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Don't miss the new Ferrara Blockbuster: Can the Church Defend Herself Against Bergoglio? Some Surprising Answers...
"These lessons of history should suffice to dispel the pious fable that every Pope is chosen by the Holy Ghost to lead the Church. This theological error, which Bergoglio has exploited to the hilt, is a key element in the related error of papalotry, which elevates the person of the Pope above the office he occupies and makes of him the leader of a personality cult, rather than a custodian and defender of the Deposit of Faith." --Chris Ferrara
Michael J. Matt: The War to Stop Francis
Father Celatus: Bishops in White and Now a Red Heifer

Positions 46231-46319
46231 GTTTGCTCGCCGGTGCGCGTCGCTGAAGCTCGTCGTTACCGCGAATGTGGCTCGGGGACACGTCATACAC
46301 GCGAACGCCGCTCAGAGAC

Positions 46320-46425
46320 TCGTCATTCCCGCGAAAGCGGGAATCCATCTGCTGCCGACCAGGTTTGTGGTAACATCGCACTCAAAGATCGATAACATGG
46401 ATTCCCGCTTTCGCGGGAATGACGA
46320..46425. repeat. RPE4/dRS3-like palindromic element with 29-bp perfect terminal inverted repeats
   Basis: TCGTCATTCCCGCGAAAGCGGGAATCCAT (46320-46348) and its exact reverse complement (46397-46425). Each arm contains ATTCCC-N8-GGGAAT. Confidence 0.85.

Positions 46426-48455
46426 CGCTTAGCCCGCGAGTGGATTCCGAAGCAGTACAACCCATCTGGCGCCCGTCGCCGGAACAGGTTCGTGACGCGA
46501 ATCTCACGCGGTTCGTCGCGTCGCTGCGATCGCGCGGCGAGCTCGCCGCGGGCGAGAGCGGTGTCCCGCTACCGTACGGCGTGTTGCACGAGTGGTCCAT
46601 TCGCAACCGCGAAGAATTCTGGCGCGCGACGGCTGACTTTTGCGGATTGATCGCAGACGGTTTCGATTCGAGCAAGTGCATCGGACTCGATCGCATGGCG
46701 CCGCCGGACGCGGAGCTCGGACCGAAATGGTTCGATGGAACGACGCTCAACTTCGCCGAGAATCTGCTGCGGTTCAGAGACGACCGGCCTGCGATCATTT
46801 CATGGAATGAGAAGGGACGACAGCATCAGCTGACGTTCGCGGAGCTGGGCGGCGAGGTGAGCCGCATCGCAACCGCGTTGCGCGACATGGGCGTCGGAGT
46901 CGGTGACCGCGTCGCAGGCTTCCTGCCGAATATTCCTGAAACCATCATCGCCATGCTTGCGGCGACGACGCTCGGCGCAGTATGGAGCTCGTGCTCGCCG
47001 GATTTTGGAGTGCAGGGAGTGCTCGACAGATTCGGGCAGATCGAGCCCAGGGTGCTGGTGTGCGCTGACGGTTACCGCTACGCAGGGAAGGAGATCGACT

Hilary White: Advice for Women considering vocations
This just in from the Vatican: “The Holy Father Francis, after hearing the Council of Cardinals, decided to convene a meeting with the Presidents of the Bishops Conferences of the Catholic Church on the theme of ‘protection of minors.’”
So, His Holiness needs his Cardinals to tell him it’d be a good idea to maybe address the massive sex abuse crisis in his church? Well, at least there’s something that looks like acknowledgement going on now. So, when does this meeting happen?
“The summit will take place at the Vatican Feb. 21-24, 2019.”
Are they joking? Next year?! And here we thought Brother Blasé in Chicago was talking through his red hat. Apparently not:
According to a news post in The Tablet, the Vatican is preparing to issue a response to Vatican nuncio Archbishop Carlo Viganò's explosive dossier of allegations that Pope Francis covered up Archbishop Theodore McCarrick’s sexual abuse of priests and seminarians:
A statement released by the Pope’s council of nine cardinals said it was “aware that in the current debate” of recent weeks the Holy See is about to issue “necessary clarifications”.